Buckwheat Polenta with Gorgonzola Cream and Toasted Walnuts


Buckwheat Polenta


The first time I tried Polenta I was 11 years old, my first year in Switzerland.  I remember seeing these enormous vats of polenta, being stirred constantly by a mechanical arm.  To tell you the truth, it really didn’t look very appetizing.  It looked like a big mass of yellow mush.  Then I tried it.  I’ve been hooked since.

I love the versatility of polenta.  It can be eaten soft, or left to harden then baked or fried.  It allows you to top it with an infinite nuber of possibilities, savory or sweet.  Buckwheat Polenta, or as they call it in Italy, Polenta Taragna, is quite different.  It has a saltier and denser quality, and usually it is eaten only with savory, and with a final addition of Bitto cheese.  In Lombaridia, the region where Milano is capital, there is an area called Valtellina.  This is the northern alpine area, and buckwheat is used in many recipes, two of the most famous being this polenta and a type of pasta called Pizzocheri.  They are both some of my favorites, but for my belly it needs to be quite cool to eat this since it is much more filling than normal pasta and polenta varieties.  That said, it is also a heck of a lot more nutritious too!

On my last trip to Lugano, I brought back some of this polenta, and finally the weather cooled down enough for me to make some.  I have a few friends here who are die-hard fans of polenta, so I wanted to introduce this variety to them.  I chose to top it with a creamy gorgonzola sauce, and some toasted walnuts.  If you are so lucky to find some, make sure you get the express variety, which cooks in about 5 minutes.  If not, you will have to stand over the stove and CONTINUOUSLY stir the polenta for 40-50 minutes!  (I haven’t had an arm workout like this in years.)  But, the end result is well worth the exercise, and throughout the process, I was channeling my inner nonna.

So, here’s what you’re going to need:

Serves 6

500 g Polenta Taragna (or regular polenta if you can’t find it)

250 g Gorgonzola Dolce Cheese

200 ml cream

Salt, Pepper and Freshly Grated Nutmeg to taste

100g Walnuts, toasted

Cook polenta according to package directions.   In a small saucepan over medium low heat, add the cream and gorgonzola cheese, stirring until it melts.  Take off heat and add the salt, pepper and nutmeg.  Keep warm.

In a small frying pan, toast the walnuts until darkened and fragrant.  Take off heat.

On a plate, heap some polenta on it, then drizzle as much cream sauce as you want ( I like a lot) and top with the toasted walnuts.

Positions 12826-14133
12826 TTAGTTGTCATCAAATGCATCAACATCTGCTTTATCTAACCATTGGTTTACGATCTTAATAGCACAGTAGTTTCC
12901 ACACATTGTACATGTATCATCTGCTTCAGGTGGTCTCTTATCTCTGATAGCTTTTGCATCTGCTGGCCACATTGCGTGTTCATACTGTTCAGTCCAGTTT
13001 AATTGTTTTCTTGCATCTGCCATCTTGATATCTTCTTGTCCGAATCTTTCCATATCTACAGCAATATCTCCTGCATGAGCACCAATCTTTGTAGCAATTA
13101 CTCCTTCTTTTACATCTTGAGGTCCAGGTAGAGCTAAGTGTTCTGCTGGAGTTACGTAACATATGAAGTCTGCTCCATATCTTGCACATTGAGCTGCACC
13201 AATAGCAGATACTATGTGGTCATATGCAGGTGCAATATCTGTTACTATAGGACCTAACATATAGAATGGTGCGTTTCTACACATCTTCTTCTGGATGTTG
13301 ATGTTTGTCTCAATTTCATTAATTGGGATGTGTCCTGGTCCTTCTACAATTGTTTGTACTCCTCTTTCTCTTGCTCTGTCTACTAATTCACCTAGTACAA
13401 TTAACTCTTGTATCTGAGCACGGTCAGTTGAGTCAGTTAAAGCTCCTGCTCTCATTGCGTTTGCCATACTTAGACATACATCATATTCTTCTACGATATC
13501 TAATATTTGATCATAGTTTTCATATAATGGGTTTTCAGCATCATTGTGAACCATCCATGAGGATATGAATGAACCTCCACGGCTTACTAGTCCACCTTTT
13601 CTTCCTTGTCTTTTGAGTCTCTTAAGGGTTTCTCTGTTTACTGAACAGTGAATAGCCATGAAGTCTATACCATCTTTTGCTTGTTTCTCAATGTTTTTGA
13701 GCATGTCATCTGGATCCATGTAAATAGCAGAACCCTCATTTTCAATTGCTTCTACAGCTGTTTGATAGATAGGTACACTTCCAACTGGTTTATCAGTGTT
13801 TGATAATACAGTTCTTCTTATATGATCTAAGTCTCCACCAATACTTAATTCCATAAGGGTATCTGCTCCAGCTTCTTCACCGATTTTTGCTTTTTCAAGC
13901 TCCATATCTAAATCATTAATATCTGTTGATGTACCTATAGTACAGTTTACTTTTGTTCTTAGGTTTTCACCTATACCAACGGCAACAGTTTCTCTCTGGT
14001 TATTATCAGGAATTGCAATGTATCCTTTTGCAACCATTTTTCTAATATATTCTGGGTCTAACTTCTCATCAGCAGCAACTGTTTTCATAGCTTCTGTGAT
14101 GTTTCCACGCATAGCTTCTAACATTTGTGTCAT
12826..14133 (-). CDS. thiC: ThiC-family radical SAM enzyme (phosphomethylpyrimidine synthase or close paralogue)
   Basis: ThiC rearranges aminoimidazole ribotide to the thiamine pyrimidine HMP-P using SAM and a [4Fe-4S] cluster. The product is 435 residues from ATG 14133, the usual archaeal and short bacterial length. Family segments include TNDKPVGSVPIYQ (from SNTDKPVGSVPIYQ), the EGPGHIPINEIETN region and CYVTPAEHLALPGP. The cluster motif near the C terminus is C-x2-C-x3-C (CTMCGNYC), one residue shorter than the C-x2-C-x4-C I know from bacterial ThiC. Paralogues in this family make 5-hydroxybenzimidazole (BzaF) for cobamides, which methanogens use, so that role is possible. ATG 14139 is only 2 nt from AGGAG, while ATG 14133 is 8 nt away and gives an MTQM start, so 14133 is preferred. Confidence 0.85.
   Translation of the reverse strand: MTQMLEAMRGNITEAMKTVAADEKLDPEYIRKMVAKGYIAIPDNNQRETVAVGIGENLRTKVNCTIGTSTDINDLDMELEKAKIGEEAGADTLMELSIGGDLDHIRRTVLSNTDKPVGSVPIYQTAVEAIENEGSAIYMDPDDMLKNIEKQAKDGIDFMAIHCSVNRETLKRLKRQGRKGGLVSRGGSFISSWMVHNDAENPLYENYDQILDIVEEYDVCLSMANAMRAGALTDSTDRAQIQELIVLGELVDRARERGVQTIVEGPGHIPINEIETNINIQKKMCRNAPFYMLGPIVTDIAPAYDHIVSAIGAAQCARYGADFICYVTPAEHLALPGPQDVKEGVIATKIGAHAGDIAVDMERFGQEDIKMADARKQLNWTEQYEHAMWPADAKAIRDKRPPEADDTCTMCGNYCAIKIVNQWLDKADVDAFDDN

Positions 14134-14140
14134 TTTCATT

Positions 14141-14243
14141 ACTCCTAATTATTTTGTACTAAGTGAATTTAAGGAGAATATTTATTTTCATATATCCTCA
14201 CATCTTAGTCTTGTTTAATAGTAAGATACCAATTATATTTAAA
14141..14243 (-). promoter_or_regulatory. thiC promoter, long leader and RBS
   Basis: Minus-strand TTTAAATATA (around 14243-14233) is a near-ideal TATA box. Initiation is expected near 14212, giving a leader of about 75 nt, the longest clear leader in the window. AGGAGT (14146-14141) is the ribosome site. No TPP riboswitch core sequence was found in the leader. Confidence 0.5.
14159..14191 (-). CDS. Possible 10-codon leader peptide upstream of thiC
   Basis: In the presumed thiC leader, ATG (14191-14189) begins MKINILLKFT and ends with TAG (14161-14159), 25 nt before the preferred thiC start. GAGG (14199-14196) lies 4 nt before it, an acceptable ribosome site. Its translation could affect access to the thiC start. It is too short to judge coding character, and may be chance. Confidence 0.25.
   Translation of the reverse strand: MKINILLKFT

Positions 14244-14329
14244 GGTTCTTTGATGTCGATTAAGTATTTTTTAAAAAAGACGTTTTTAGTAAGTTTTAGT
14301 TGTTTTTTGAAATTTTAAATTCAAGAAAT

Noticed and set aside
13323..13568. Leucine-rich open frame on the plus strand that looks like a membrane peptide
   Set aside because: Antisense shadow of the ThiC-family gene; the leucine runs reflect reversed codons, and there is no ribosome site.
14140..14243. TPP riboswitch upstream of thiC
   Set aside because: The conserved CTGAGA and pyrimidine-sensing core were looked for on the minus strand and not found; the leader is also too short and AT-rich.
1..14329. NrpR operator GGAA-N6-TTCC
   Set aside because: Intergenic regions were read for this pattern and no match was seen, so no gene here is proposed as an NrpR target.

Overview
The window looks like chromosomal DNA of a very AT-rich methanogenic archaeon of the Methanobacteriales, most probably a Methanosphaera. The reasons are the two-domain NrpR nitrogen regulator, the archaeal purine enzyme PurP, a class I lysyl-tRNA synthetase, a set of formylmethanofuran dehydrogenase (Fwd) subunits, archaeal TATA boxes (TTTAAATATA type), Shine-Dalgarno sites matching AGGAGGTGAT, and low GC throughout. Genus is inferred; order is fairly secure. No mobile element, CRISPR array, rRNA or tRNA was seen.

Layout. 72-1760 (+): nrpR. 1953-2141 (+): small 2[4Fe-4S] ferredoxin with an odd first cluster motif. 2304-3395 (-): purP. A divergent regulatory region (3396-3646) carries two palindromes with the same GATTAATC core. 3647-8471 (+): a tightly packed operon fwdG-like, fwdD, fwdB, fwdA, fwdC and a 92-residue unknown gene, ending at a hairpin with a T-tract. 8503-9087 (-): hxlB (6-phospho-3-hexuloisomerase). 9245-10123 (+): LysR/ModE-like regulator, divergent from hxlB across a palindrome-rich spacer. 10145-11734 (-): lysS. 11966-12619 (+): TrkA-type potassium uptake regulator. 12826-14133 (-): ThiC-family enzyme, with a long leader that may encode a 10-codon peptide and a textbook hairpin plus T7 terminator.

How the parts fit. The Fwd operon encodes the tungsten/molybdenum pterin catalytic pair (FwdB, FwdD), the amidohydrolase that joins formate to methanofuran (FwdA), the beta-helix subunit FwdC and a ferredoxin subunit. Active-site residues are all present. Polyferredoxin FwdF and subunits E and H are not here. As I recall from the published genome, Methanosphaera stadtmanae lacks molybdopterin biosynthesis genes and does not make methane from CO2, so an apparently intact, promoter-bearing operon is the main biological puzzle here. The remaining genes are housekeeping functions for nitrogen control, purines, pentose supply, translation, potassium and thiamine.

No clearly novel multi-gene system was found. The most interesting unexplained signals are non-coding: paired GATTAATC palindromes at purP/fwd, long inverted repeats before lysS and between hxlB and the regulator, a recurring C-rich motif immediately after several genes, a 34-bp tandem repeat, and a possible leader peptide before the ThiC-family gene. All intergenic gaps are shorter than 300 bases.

It’s that easy and it’s even more delicious!

From my kitchen to yours,


16 comments on “Buckwheat Polenta with Gorgonzola Cream and Toasted Walnuts

  1. sybaritica says:

    Good post… I’d not heard of the buckwheat variety.

  2. Likewise, the buckwheat variety is something I’m yet to try (but) I do love your variation with the beautifully melting cheese and walnuts. My sweetheart is only ever a fan of crispy fried sticks of the yellow kind, whereas to me, the soft white polenta with mushrooms and truffle salt is an ultimate luxury.

    What can I say, all versions appeal to me!

    • expatchef says:

      I love them all too. Funny, my man only likes the fried one too! And he is from Bergamo, where this Polenta comes from! Truffle salt….I need to get some, that is one luxury I loooooove!

  3. Karen says:

    I haven’t heard of this type of polenta but is certain sounds very good. I love your choice of toppings. I’m sure your friends were happy to be sharing this meal with you.

    • expatchef says:

      I think it is a regional specialty. I’ve only had it in Lugano and then in Lombardy, specially the valtellina area. They were, and I loved sharing it with them!

  4. Mad Dog says:

    I bet that tastes good with the cheese and walnuts. I bought fresh, damp walnuts from the farmer at the weekend, if I get time I’ll try this 😉

  5. I love gorgonzola! Sadly it never seems to make it to our dinner table though (hubs isn’t as much of a fan). Teamed with walnuts though? Sounds like it might just convert him 🙂

  6. I have been experimenting with polenta and have not found the perfect recipe yet. This looks wonderful, I’m sure the cheese give the mild flavor of polenta a wonderful little zip!

  7. daisyandthefox says:

    i’ve never had polenta before – but this recipe looks so enticing i want to start! 🙂

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